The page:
The traditional line of MCUSTA consists of 2 series, the exclusive Shiro-cold series and the affordable SK-cold series. They are equipped with single-sided cut blades and a Japanese magnolia wooden handle.
The Shiro-ko series has a bolster make out of real water buffalo horn. The blade is made of the famous "Hitachi Shirogami # 1 White steel" with a hardness of 62-64 HRc.
The SK-ko series has a black plastic bolster and is made of SK-5 carbon steel. SK-5 is the Japanese equivalent of the American 1080 steel. The steel contains a high concentration of carbon (between 0.75% - 0.85%) and 0.60% - 0.90% manganese. The steel can be hardened to HRc 65 but at this hardness the steel is very brittle for use in kitchen knives. Mcusta has hardened the steel to HRc 60. SK-5 steel is widely used for chisels and other hand implements. The steel is known for its ideal balance between hardness and long tool life (the knife stays sharp for a long time).
In both the series 3 different types of knives are available: Kama-usuba for vegetables and herbs, the Deba for preparing whole fish and the Yanagiba for fish. The 3 blades that are shown on the right. In the traditional Japanese kitchen, these are essentially the 3 knives that are used.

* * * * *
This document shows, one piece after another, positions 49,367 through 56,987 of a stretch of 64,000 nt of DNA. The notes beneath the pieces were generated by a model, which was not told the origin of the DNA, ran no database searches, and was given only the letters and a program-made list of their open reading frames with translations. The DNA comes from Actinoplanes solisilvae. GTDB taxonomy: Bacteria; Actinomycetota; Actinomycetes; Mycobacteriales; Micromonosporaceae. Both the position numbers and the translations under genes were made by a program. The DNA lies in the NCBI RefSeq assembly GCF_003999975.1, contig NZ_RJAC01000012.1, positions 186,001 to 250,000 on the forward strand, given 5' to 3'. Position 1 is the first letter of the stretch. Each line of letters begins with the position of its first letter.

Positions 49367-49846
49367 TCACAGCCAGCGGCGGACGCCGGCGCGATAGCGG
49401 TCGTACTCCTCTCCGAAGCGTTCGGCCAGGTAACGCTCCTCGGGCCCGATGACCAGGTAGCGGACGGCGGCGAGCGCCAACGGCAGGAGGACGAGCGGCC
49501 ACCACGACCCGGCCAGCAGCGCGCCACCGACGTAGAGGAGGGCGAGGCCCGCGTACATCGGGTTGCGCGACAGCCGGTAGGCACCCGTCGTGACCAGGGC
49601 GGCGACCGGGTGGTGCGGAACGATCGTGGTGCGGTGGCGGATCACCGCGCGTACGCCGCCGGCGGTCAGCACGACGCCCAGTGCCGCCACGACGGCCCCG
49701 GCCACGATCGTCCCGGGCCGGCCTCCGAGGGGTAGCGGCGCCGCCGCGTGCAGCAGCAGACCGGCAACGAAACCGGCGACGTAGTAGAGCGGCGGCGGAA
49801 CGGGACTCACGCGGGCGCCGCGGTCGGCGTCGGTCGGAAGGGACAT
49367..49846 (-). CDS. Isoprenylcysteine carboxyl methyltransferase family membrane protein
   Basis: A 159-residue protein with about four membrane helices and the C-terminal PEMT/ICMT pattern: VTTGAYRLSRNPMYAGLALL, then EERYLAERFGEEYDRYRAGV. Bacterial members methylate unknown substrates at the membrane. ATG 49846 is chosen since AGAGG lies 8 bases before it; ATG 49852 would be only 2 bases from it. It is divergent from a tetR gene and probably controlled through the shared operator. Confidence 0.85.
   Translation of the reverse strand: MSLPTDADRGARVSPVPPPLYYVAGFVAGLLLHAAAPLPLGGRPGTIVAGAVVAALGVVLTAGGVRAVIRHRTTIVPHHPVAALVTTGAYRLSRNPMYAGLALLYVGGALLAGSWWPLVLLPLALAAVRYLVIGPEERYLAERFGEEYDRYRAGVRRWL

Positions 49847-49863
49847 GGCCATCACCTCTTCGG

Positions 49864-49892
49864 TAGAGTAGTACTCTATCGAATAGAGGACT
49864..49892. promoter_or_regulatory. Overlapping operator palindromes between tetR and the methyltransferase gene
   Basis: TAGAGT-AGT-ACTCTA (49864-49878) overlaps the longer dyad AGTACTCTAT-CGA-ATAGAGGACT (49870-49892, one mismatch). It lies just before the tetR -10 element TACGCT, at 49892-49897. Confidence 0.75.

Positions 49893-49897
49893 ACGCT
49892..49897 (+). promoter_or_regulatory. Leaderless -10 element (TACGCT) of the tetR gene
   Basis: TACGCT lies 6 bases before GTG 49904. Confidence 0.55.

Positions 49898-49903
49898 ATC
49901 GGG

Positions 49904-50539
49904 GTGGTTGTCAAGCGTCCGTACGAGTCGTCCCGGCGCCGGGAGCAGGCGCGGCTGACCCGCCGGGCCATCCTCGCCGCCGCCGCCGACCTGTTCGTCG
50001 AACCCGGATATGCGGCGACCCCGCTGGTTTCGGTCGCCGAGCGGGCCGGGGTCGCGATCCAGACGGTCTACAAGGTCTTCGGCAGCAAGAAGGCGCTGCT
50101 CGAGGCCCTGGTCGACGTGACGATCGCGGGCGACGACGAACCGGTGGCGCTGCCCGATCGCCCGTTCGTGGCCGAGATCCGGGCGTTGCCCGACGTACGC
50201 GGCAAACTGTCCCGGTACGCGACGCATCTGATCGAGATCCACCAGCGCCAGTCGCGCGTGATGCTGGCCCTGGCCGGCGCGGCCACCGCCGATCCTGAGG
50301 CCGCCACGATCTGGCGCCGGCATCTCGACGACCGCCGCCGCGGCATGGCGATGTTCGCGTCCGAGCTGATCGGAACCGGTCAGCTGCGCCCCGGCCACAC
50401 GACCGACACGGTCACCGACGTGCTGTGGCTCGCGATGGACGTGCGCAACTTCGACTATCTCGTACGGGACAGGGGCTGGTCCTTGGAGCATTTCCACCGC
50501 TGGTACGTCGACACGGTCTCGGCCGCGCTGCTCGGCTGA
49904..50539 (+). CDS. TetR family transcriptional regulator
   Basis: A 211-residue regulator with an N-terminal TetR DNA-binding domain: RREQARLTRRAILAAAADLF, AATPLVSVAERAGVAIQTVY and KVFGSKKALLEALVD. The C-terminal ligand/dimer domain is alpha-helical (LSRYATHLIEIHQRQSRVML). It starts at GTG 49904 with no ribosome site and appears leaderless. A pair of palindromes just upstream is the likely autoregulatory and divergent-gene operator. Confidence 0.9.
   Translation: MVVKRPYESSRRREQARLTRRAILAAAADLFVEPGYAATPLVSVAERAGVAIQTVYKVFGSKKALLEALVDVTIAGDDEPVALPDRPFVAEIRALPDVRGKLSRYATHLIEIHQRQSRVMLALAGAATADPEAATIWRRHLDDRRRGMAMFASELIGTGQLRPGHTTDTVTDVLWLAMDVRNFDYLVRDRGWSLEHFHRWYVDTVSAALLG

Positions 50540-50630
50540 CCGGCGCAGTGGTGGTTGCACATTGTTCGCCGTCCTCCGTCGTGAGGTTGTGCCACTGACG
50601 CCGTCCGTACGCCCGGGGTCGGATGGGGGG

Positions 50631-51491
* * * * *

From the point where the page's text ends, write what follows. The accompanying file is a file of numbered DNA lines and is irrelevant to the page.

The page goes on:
A Kama-Usuba differs from a regular Usuba. A Usuba has a right cut point (like the knife on the right), a Kama-Usuba (left) has a round cut point and therefore has a thighter point. The disadvantage of this point is that it is more sensitive, because the steel is very thinly ground there. A Usuba is somewhat more robust but has the disadvantage that it is less stable and can sometimes feel a bit top heavy. The choice between a Usuba and a Kama-Usuba is therefore primarily a personal one. If you are looking for a vegetable knife that is cut on both sides, then you can choose a Nakiri, both with traditional handles and with a more western handle. A Wa-Santoku like the Tadafusa S-41 is a good alternative for the Kama-Usuba if you're looking for a 2-sided knife.